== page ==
Resolve to Recycle More Than Just Your Christmas Tree

Chrismas Tree RecyclingWith the holidays in the rear view mirror, you should have your previously living cut Christmas tree down by now and out of the house. But the job isn’t finished until you make sure to recycle the tree.

The easiest thing to do for most households in San Diego is to put it out for collection with your regular greenery pickup. If you don’t have greenery pickup, there are 16 drop-off locations available. The City of San Diego will accept your tree through January 23 by either method. After January 23, the Miramar Landfill Greenery will take it year-round, along with any other vegetation for recycling.

If you drop off your tree at Miramar, take advantage of the free mulch or compost available for residents. You can load it into containers or a truck bed for use in your garden.

If you aren’t in the City of San Diego, check with your city or private collector. Most offer curbside pickup for at least two weeks after Christmas, and provide drop-off locations for a longer period of time.

Here's a clever recycling project from the Birds and Blooms blog using tree branches. Your Christmas tree is a good source.

Here’s a clever recycling project from the Birds and Blooms blog using tree branches. Your Christmas tree is a good source.

But if you’re a little more ambitious, there are several other ways to reuse and repurpose your tree. Some possibilities:

  • You can turn it into mulch in your own yard, especially if you have access to a wood chipper.
  • You can use it as the base layer (flooring) in your compost bin.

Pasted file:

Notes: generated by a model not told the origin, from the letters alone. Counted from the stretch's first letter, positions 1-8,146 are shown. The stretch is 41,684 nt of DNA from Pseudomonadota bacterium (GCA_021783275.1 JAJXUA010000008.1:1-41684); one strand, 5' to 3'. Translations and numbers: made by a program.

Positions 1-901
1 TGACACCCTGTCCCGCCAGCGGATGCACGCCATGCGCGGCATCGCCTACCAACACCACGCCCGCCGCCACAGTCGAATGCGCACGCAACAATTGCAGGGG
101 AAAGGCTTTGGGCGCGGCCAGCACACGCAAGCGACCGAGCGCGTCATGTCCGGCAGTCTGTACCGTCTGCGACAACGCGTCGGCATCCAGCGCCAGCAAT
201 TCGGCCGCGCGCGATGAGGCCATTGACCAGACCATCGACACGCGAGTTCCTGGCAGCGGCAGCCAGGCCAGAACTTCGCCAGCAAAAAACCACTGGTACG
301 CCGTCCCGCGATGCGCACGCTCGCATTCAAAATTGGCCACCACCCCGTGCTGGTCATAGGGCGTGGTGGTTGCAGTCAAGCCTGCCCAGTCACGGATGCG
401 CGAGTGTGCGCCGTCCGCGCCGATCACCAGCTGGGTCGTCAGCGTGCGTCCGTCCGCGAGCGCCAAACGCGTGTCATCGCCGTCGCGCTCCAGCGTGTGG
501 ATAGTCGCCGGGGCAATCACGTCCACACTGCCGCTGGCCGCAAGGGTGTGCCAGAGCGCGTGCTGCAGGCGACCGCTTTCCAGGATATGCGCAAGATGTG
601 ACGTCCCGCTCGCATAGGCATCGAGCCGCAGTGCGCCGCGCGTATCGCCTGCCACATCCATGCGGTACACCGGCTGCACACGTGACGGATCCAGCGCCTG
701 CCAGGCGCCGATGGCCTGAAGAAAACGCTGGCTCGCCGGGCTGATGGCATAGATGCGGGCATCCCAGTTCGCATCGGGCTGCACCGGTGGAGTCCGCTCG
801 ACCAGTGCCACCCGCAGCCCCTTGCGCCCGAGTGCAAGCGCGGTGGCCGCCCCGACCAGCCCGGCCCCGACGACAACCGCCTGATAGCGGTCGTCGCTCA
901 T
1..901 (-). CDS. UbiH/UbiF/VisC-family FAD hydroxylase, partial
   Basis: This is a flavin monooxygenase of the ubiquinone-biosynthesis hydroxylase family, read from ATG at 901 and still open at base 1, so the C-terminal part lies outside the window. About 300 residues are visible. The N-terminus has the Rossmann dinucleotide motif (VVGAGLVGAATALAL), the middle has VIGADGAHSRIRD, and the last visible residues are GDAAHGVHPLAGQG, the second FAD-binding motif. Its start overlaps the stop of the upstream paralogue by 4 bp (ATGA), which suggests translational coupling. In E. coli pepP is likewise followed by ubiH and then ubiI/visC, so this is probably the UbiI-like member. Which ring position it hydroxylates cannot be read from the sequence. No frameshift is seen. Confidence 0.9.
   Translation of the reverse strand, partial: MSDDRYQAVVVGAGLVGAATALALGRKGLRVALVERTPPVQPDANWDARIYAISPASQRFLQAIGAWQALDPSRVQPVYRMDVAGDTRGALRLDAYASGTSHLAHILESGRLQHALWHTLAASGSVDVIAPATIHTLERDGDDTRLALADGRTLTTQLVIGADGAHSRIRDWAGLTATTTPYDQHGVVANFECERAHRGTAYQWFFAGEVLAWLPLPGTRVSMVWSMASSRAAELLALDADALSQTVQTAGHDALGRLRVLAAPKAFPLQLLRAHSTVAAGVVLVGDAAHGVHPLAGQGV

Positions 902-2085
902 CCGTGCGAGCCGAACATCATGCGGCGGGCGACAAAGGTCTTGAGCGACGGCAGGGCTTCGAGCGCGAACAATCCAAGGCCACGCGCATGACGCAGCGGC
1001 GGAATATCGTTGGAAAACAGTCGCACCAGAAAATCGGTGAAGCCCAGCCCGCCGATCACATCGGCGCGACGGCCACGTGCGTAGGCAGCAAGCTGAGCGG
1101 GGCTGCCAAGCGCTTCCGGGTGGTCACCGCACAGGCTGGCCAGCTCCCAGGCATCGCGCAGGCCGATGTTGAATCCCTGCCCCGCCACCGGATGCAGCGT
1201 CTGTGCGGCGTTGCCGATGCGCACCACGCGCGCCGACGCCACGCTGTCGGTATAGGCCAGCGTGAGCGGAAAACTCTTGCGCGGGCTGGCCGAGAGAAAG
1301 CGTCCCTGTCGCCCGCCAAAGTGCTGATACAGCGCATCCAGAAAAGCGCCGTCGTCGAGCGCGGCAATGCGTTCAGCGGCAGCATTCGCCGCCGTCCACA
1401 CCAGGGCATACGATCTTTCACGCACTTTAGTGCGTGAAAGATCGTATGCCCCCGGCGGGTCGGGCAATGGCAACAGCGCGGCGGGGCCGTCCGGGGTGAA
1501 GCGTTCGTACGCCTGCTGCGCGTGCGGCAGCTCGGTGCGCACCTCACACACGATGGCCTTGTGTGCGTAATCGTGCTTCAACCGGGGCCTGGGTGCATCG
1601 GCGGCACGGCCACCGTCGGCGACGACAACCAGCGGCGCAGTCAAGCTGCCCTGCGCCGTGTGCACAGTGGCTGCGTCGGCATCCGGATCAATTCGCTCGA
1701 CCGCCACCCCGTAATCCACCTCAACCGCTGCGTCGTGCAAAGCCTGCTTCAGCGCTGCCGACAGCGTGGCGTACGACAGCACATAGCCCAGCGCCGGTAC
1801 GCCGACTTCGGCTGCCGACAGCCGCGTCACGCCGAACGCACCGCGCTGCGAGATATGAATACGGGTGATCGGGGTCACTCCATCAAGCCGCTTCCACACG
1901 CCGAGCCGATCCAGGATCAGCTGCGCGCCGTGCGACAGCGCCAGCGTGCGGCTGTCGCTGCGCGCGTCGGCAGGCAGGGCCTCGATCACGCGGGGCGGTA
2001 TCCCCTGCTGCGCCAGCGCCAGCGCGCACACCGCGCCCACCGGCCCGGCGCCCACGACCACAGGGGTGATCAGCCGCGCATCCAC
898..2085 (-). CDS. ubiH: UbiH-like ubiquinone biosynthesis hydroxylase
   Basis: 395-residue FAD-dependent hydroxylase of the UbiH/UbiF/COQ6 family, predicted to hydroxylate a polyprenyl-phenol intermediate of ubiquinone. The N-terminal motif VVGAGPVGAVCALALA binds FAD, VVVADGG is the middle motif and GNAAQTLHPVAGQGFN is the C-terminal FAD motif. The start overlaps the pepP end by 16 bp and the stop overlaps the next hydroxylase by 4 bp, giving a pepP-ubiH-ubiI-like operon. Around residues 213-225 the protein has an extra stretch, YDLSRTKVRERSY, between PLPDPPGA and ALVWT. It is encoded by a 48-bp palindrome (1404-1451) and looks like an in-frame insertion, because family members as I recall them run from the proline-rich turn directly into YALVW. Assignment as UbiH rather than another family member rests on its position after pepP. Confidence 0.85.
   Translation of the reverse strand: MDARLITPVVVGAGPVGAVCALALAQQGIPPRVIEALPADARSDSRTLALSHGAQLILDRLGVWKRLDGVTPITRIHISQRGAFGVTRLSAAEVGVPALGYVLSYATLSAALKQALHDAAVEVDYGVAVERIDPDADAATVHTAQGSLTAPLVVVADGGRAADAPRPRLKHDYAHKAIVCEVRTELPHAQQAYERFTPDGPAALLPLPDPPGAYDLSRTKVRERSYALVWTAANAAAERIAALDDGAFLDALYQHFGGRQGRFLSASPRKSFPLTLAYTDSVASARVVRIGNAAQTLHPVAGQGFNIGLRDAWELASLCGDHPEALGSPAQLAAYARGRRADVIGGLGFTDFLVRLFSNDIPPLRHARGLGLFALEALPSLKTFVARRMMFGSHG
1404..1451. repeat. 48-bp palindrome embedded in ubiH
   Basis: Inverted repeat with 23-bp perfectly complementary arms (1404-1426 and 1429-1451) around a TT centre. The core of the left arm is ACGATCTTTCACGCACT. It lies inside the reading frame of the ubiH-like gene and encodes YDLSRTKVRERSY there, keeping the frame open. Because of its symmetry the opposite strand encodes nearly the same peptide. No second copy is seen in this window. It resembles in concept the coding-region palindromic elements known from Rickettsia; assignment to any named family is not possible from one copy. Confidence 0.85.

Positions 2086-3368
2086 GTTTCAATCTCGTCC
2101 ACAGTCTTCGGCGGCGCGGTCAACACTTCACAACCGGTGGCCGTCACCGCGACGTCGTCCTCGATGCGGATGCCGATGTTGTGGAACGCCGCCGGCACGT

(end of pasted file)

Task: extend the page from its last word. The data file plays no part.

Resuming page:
• You can use the trunk and larger branches as garden stakes for other plants. They look a lot better than manufactured wood stakes.
  • You can use the trunk and branches to built your own rustic style trellis if you’re a little bit handy. Here’s an example from the Birds and Blooms blog.
  • The trunk and branches can be applied to a plain window box to create a more natural looking planter for home or garden.
  • If you use shrub shelters to protect plants from frost or freezing temperatures, you can use the branches to create a natural looking roof. Or you can even use the branches themselves to protect your more delicate plants during cold nights.

And don’t stop your recycling efforts with the tree. You should also consider recycling any old Christmas lights that you have. Broken and damaged lights are obvious candidates, but if you have the old-fashioned types of bulbs, consider retiring these less energy efficient lights before next Christmas and replacing them with LED-type lights. The LED lighting is low cost and extremely energy efficient – 80 percent more efficient than incandescent lights. They last 20 years, which is seven times longer than incandescent lights, another great reason to switch.

For me, the most important advantage of LED lights is that they don’t heat up, minimizing the risk of your Christmas tree becoming a fire hazard.

Even if your old lights are working, considering recycling them by trading them in. Many home improvement retailers will accept trade-ins before the holidays and give you a discount toward new light strands. But if you’ve missed that window, there are several companies that allow you to ship them your old lights, and they will also offer coupons or discounts toward the purchase of new lights. Get more information about these year-round programs at the website.

If this isn’t an option, pack up those old lights now and hold onto them until next year, and take advantage of the local recycling programs at places like Ace Hardware, Lowe’s, and Home Depot. Next Christmas isn’t that far away. Oh no, did I just write that?!

So gather up your old strings of incandescent Christmas lights–whether or not they still work– and head to your nearest Home Depot store to trade them in. Dump them in the Christmas light recycling box, and pick up your coupon for money off the purchase of new, energy efficient LED Christmas lights.

Get more information about recycling your lights and many other items at Recycle San Diego’s website.